HHJ Backhouse requires higher steering as she dismisses problem to County Courtroom advocate’s proper of viewers
Unqualified advocates are allowed to appear in courtroom regardless of the objections of barristers and solicitors, a judge has discovered.
Her Honour Judge Backhouse discovered in favour of an advocate from LPC Regulation whose solicitor opponent accused him of getting no proper to argue a strike-off listening to.
County Courtroom advocates, typically often known as solicitor’s brokers, are not legally certified however incessantly appear in minor instances. The position is commonly a helpful stepping stone for wannabe legal professionals in search of expertise however certified legal professionals can resent the interlopers.
The spat in this case arose throughout a declare towards Apple over an allegedly faulty cellphone. Apple utilized to have the declare struck out and despatched alongside a Mr Erridge, a bar course graduate and advocate instructed by LPC Regulation. The claimant’s solicitor-advocate, Scott Halborg, objected, saying that Erridge had been “yanked off the street” and had no proper of viewers.
The judge backed Erridge and Halborg appealed to Central London County Courtroom.
Below the Legal Services Act 2007, advocates who are aiding with the conduct of litigation below a solicitor’s supervision have a proper of viewers the place the listening to is happening “in chambers”. This phrase could be thought unhelpfully archaic, since there isn’t any longer such factor as a listening to in chambers below the fashionable Civil Process Rules.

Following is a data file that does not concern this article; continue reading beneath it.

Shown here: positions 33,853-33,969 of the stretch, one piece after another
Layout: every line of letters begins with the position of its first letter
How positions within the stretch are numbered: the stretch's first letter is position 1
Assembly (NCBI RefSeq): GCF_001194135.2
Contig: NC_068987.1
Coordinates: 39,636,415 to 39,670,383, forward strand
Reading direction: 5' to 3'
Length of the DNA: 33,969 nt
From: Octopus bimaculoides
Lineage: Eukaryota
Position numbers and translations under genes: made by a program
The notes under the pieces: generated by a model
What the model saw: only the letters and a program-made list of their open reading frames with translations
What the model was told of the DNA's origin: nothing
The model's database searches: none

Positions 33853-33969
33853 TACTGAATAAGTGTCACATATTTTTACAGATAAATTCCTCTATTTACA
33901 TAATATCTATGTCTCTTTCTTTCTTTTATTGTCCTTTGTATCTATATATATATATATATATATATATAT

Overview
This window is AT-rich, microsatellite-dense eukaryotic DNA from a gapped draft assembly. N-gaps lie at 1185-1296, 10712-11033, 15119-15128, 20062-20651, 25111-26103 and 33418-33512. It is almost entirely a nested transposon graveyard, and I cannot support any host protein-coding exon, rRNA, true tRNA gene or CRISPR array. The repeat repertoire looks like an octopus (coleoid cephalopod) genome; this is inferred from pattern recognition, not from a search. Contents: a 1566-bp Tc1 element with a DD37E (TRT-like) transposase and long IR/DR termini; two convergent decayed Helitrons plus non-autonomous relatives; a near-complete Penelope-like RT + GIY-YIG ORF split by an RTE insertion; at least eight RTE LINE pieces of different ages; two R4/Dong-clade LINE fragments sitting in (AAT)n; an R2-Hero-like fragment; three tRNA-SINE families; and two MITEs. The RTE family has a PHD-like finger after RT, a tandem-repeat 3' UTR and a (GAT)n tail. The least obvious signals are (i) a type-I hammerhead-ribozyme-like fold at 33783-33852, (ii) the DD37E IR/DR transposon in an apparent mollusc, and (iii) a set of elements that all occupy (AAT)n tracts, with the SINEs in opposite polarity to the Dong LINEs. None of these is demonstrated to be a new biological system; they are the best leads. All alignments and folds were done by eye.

However Judge Backhouse held that the “in chambers” proper of viewers nonetheless exists as long as the “the hearing in question is broadly of the type of hearing which would have been heard in chambers” in the outdated days.
These embrace hearings on mortgage possession, warrants of execution or possession, and a few enforcement orders.
Backhouse additionally discovered that Erridge had certainly been “assisting in the conduct of litigation” and was correctly supervised by a solicitor at LPC Regulation, as required by the 2007 Act.
In consequence, he “was entitled to exercise a right of audience” towards Halborg.
The judge famous that her discovering contradicted a number of earlier County Courtroom selections on this situation, so it will be useful for a better courtroom to settle the query as soon as and for all.
LPC Regulation welcomed the choice, saying that Backhouse had supplied a “comprehensive analysis of the legislation”. A spokesperson advised Authorized Cheek: “This judgment makes clear that the practice of solicitor agents appearing ‘in chambers’ hearings is entirely legitimate, provided that they are properly instructed and supervised, which LPC Law’s advocates always are”.
In a press release Halborg stated: “I took the point about rights of audience because I am a solicitor advocate and I felt that there is a real danger that unregulated representatives are breaching the statutory provisions and stretching to breaking point what was intended by parliament by the exemption.”
“Unfortunately the Court of Appeal remitted the case back to the County Court on the basis of it being perceived as academic, and it seemed to me very hard to get permission later to appeal again to the Court of Appeal from the considered judgment on appeal of HHJ Backhouse, a judge I greatly respect from previous professional work. As HHJ Backhouse made clear however, this remains an area crying out for guidance from the higher courts.”